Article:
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24 Conn. L. Rev. 363 (1991-1992)
Racial Realism

handle is hein.journals/conlr24 and id is 383 raw text is: CONNECTICUT

VOLUME 24              WINTER 1992              NUMBER 2

Derrick Bell*
T HE struggle by black people to obtain freedom, justice, and dig-
nity is as old as this nation. At times, great and inspiring leaders
rose out of desperate situations to give confidence and feelings of em-
powerment to the black community. Most of these leaders urged their
people to strive for racial equality. They were firmly wedded to the idea
that the courts and judiciary were the vehicle to better the social posi-
tion of blacks. In spite of dramatic civil rights movements and periodic
victories in the legislatures, black Americans by no means are equal to
whites. Racial equality is, in fact, not a realistic goal. By constantly
aiming for a status that is unobtainable in a perilously racist America,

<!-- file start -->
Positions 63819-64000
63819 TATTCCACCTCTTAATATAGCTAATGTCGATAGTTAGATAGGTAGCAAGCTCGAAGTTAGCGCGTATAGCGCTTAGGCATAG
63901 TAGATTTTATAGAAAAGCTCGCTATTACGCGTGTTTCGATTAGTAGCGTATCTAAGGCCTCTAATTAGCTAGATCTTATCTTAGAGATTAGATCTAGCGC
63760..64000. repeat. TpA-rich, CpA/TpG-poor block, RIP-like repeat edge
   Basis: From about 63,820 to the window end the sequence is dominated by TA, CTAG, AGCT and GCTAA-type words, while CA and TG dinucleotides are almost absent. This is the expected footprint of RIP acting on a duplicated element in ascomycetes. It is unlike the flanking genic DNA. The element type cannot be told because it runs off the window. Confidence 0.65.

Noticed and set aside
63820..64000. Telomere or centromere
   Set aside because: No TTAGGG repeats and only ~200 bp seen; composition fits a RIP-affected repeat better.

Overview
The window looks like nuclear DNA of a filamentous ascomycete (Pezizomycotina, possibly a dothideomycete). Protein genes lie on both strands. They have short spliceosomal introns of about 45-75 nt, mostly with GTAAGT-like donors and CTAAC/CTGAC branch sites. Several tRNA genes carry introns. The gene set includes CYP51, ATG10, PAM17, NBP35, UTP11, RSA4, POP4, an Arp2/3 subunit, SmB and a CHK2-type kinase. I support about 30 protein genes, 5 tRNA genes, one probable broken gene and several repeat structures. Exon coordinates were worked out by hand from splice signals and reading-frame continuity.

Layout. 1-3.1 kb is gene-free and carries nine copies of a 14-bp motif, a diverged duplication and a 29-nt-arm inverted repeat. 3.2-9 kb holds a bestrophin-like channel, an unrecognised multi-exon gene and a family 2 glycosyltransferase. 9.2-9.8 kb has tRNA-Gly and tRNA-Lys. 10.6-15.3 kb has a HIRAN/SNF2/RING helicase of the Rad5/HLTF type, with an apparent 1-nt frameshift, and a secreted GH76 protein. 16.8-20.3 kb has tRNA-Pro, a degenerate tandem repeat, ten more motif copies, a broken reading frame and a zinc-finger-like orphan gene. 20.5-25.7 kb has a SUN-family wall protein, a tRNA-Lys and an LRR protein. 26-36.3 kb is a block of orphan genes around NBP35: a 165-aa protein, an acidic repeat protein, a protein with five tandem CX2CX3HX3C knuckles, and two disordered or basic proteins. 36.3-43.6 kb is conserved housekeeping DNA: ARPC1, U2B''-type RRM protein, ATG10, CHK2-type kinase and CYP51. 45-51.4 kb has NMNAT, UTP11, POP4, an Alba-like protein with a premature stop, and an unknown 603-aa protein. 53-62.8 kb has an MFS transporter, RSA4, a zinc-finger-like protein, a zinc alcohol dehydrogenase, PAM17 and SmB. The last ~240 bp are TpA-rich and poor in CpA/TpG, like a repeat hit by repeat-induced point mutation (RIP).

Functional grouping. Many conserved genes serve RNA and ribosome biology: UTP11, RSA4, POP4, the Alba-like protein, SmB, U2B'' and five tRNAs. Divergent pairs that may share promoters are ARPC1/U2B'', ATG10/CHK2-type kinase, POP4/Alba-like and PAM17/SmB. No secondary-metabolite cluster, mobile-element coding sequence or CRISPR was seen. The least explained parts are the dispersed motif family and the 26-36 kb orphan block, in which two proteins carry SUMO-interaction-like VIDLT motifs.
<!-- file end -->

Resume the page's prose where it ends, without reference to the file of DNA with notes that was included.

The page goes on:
black Americans face frustration and despair. Over time, our persistent
quest for integration has hardened into self-defeating rigidity.
Black people need reform of our civil rights strategies as badly as
those in the law needed a new way to consider American jurisprudence
* Weld Professor of Law, Harvard University Law School. Visiting Professor, New York Uni-
versity Law School, 1991-92 school year. This is the text of a speech delivered at the University of
Connecticut School of Law, on September 20, 1991, as part of the Day, Berry & Howard Visiting
Scholar Program.

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